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We have youtube kind of website where we calculate rating for every video. Based on rating we award cash. Our problem is no same user can rate a video more than once. We thought if we keep track of static IP, we will be able to achieve this but we found there are third party tools that can be used to manipulate the IP and break this.

Note: We thought about only signed in customers can rate the video but client asks that even guest should be able to rate the video.

Do we have any other method to track this so that they a user cannot rate more than once?

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4 Answers

You can try to access the History of the Browser and store a hashcode from this. Difficult to fake and the probability that its unique is very high. Couple that with captchas that you have to fill in before you vote and it gets difficult to bot this...

ah and use autocaptcha, not some homebrewn captcha solution, that is impossible to read.

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A reasonable strategy is probably to store a "fingerprint" of data that you have about the user, and allow anyone to rate videos but:

  • Weigh the votes of anonymous users less heavily than the votes of members when aggregating the mean score.
  • Exclude votes that look "gamed", like large numbers of anonymous votes from the same subnet, anonymous votes that went direct to the voting page, etc.
  • Don't update statistics in realtime to let the users see the impact of their votes.

The "fingerprint" can include a cookie, IP address, browser user-agent string, time of vote, number of page views on the site with the same cookie before the vote (and after, if you're more ambitious). Users who come only to vote and aren't really involved in the rest of the site may have a higher probability of being there to game the vote. An anonymous cookie might be deleted by an user trying to game the site, but the IP address and user agent and a time span may be enough to get a feel for how "real" the user is. When an anonymous user signs in, you can convert the anonymous vote to a "real" vote. All of these mechanisms can be foiled, but if you weigh the votes from relatively uninvolved members of your community lower, this won't hurt so much.

All of your efforts will have to be probabilistic; there's no reliable way to perfectly eliminate gaming. You won't get the results perfectly accurate, but this is fine as long as the client understands the risks of gaming and potential inaccuracies. Fortunately, online polling is almost never scientific, and most customers will intuitively understand this once you explain this. In some cases, the gaming is useful anyway, because it'll generate traffic and interest; some customers may have very little concern about the quality of the poll.

What you're after here is mitigation, not perfection. Every online poll has the problem you are describing, especially if they allow anonymous votes.

There's a sort of polling equivalent to the "hellban", which is that you can appear to accept the vote from the user's perspective, but silently throw it away.

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The best method is making users have accounts in order to vote. Your other options are tracking IP's, cookies, mac address and adding captcha. All of these methods can be faked but the more of them you implement the more accurate your voting results are likely to be. You are never going to eliminate duplicate voting altogether but you can make it really expensive.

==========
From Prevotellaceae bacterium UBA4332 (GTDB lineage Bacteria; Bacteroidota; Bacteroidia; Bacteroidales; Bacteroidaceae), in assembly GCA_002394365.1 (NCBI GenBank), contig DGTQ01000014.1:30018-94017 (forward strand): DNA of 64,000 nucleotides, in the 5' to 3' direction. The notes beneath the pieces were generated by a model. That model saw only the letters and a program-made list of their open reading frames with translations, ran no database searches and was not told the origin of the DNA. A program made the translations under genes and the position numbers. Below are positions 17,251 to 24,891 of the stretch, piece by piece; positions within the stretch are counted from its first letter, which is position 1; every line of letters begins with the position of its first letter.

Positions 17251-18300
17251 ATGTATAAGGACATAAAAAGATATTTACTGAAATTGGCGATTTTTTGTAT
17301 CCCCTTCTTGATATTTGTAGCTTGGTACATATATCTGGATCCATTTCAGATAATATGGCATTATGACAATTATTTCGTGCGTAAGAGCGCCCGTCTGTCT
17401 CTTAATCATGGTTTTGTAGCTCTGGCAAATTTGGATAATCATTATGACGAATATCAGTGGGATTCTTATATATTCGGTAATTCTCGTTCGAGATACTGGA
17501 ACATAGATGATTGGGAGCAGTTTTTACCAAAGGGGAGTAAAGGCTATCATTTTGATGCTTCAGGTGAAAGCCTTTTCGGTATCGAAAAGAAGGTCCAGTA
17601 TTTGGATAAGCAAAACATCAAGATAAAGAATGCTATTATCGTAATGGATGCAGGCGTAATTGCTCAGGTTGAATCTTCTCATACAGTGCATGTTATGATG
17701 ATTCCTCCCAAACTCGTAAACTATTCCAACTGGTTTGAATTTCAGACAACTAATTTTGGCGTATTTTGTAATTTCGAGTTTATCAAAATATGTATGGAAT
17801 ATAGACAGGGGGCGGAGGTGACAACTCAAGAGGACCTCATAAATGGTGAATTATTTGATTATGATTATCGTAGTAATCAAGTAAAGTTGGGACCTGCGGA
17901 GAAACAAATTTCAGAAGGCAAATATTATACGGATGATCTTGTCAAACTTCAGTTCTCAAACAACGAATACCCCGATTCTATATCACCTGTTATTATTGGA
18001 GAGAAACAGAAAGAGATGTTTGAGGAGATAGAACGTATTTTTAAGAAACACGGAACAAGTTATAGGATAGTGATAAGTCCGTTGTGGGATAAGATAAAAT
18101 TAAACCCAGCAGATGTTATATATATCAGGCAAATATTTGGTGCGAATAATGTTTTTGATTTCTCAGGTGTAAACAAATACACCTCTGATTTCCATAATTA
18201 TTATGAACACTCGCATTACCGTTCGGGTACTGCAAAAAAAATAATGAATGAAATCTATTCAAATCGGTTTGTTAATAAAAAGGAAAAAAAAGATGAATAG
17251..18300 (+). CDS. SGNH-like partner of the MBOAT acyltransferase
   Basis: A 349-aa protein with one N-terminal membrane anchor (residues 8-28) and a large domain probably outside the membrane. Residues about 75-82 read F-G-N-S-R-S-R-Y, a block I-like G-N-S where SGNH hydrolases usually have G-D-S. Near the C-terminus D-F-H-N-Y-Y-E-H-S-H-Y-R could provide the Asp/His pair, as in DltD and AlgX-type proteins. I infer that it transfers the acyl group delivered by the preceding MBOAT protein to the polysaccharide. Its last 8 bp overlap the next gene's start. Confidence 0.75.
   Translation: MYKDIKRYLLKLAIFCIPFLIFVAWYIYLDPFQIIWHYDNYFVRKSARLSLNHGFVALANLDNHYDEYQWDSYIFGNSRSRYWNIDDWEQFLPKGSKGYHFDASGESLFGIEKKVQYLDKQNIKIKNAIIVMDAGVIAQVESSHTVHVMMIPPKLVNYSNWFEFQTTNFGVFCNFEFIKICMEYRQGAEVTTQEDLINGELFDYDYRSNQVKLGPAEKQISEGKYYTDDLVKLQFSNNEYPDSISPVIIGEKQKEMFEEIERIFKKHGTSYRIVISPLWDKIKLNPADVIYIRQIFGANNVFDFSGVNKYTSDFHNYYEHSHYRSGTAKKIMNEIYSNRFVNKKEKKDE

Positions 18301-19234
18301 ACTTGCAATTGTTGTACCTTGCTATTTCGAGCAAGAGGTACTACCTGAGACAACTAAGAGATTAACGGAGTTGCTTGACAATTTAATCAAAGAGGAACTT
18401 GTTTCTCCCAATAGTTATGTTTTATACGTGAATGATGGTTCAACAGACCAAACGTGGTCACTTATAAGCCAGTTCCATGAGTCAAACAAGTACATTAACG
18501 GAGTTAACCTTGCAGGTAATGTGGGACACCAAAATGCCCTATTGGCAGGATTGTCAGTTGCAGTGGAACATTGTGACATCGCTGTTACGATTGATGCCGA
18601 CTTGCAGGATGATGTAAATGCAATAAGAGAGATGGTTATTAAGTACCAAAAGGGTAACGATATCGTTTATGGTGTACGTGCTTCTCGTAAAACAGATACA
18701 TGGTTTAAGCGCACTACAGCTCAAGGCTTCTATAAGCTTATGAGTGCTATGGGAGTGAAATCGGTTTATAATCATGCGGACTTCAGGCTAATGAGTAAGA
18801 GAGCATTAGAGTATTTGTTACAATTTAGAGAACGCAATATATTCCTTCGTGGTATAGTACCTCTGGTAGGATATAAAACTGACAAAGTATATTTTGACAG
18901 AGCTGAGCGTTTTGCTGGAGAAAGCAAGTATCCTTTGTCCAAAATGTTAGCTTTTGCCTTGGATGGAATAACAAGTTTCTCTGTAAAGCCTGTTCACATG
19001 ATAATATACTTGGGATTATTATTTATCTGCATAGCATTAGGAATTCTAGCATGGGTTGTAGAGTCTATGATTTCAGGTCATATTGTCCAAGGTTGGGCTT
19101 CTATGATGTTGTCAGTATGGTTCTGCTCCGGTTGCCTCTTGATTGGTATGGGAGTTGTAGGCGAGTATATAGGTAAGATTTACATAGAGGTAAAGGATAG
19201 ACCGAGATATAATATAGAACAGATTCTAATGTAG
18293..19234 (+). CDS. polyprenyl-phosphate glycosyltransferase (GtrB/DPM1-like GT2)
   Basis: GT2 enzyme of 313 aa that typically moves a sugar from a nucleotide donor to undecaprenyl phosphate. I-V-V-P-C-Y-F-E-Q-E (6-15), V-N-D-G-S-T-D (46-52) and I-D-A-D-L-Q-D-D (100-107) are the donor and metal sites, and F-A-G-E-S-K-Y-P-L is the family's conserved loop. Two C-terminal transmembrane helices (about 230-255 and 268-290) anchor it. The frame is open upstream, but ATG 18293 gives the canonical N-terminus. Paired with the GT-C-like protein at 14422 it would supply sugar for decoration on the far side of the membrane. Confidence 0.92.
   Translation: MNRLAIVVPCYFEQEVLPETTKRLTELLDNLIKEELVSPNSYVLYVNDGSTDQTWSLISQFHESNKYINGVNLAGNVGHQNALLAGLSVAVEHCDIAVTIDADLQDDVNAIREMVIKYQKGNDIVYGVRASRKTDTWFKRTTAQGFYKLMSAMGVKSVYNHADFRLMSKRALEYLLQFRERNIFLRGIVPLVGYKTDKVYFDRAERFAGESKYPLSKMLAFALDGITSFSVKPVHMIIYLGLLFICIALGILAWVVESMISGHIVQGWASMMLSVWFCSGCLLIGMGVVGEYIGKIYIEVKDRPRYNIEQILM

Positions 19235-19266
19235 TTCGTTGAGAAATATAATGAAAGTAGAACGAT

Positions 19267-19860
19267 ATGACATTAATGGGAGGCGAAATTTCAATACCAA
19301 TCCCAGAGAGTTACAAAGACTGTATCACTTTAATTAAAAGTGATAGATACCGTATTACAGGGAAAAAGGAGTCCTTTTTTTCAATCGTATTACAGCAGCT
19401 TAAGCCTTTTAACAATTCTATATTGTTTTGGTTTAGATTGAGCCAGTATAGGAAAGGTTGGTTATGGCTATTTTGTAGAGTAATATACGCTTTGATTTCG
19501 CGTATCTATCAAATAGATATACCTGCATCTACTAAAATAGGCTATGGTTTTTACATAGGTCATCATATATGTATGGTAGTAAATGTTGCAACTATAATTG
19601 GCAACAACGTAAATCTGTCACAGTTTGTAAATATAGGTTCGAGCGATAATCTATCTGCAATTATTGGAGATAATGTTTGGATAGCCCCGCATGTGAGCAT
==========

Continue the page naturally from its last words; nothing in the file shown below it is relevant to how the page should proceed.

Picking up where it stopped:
Personally I would filter based on IP, regular and flash cookies. It would be relatively cheap and easy to implement. The next option is to begin filtering votes based on user patterns things such as other pages visited, votes cast, user agents and anything else you can find out or track from the user. This can get really complex and expensive in a hurry.

I would also inform the client of the limitations of filters without making user accounts.

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Simply: No.

As you found out already, IP can be faked. And in many cases the IP is not even static to begin with. Many service providers give you a new IP out of a pool each time you login.

There is the MAC address, which is unique to the network interface card. It's more difficult to fake, but not impossible. So not much help.

Setting a cookie. People will find out and simply delete them. No help.

And the moment you award money, it's nearly 100% sure that somebody will try to cheat. Even a login is not much help, as long as you can't prevent people from creating multiple accounts (And write bots to use those accounts to rate the videos)

Keep in mind, that in the worst case scenario, where enough money is involved to make a few days of work worth the effort, any programmer can take some open source libraries and write a browser like application that can send you mostly any kind of data he likes and fake being IE, Firefox, Safari or Chrome on any OS he likes your server to believe it comes from.

The only thing I could think of that would maybe work is to bring in some credit card validity check, like some sites do to make sure users are of full age. This would give you a unique ID of some kind which is more difficult to get around. Though it would be quite some effort and I don't know exactly how high are any additional costs for payment providers offering this kind of service. And of course it would keep most people from voting, since not many people like the idea to provide their credit card information, especially if your site isn't very well known.

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You don't even need to write any code for cheating - usually, a bit of shell script around curl is all it takes. –  tdammers Jul 19 '11 at 9:33
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